The role played by senior shop stewards and top trade unionists in the company is also important. “Members of the Works Committee were bribed by company executives with money, luxury holidays and services of prostitutes, and in this manner their decision-making was corrupted” claimed a Wikipedia article about a VW corruption scandal in 2005). Peter Hartz, former head of personnel at VW (and initiator of the Hartz laws) was convicted of embezzlement in connection with this scandal. The former IG Metall union chairman, Berthold Huber, is currently acting-chairman of the board of supervisors of Volkswagen.
Why do the political powers that be not proscribe a realistic emissions test and stricter monitoring? Because the tail does not wag the dog. The German car lobby is one of the most powerful and influential lobby groups in the country. Under pressure from the car lobby, Merkel prevented an already agreed European compromise to reduce climate-harming emissions in 2013.Laws and Regulations concerning the car industry were sometimes written by their representatives and adopted almost word for word by the government. The connections between the car industry and politicians are close, and in the case of VW traditionally, closer still. Karl Marx wrote in the middle of the 19th century, “Legislation, whether political or civil, never does more than proclaim, express in words, the will of economic relations” (The Poverty of Philosophy)
What is the root cause of the automobile industry having so much influence?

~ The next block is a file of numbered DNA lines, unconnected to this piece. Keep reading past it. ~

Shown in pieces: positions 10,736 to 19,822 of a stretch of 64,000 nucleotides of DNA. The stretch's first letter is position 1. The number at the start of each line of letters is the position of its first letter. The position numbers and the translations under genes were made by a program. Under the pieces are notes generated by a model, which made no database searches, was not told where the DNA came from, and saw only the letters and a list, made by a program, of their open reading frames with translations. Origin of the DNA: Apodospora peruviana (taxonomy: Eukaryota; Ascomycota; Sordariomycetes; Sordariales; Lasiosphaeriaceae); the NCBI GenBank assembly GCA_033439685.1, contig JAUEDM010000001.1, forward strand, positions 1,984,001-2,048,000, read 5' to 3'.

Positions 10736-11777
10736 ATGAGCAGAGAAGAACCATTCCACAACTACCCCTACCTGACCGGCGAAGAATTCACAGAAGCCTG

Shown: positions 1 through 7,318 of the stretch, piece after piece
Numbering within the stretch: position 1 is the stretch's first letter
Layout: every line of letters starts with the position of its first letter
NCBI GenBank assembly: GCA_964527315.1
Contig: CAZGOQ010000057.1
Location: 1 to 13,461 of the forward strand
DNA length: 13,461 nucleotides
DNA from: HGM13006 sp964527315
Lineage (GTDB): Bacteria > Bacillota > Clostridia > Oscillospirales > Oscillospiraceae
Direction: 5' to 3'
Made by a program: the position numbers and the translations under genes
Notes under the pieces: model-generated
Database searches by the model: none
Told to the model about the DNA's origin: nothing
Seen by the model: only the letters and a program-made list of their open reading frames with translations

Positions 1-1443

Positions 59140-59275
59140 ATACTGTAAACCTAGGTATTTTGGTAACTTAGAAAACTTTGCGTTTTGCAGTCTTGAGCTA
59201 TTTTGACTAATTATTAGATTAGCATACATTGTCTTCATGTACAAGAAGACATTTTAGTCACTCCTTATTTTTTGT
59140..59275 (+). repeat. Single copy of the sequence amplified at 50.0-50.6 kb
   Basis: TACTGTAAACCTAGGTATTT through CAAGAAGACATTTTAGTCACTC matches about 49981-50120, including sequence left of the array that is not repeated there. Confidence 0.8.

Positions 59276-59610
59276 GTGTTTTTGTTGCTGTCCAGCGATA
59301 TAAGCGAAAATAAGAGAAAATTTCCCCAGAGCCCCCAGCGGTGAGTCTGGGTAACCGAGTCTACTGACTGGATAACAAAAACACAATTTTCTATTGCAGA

The automobile industry is a key industry worldwide. Its rise defined the 20th century. The spark plug ignition engine, the diesel engine and the car were all invented in Germany. In terms of turnover, the automobile industry is, by far, the most important sector of industry in Germany. German car manufacturers produced 15 million cars across the world last year.
What is the problem?
The manipulation of the emissions levels was about fulfilling strict US limits for nitrogen oxides under test conditions and on a test bench (and only on a test bench). The software built into VW engines recognises that a car is on a test bench (because the car is not moving, despite the wheels turning) and switches the engine and the exhaust gas cleaning into a special mode. This occurs at the expense of engine performance and consumption of a special additive (AdBlue). During actual driving, the nitrogen oxide emissions are 35 times higher than the legal limit. These limits have been made stricter over the last few years because nitrogen oxides are dangerous in a number of different ways. They irritate and damage the respiratory system and reduce lung function. Nitrogen oxides from motor exhaust fumes also lead to increased creation of ground-level ozone, which is also an irritant gas. They also cause acid rain that damages forests and plants.
What could the solution be?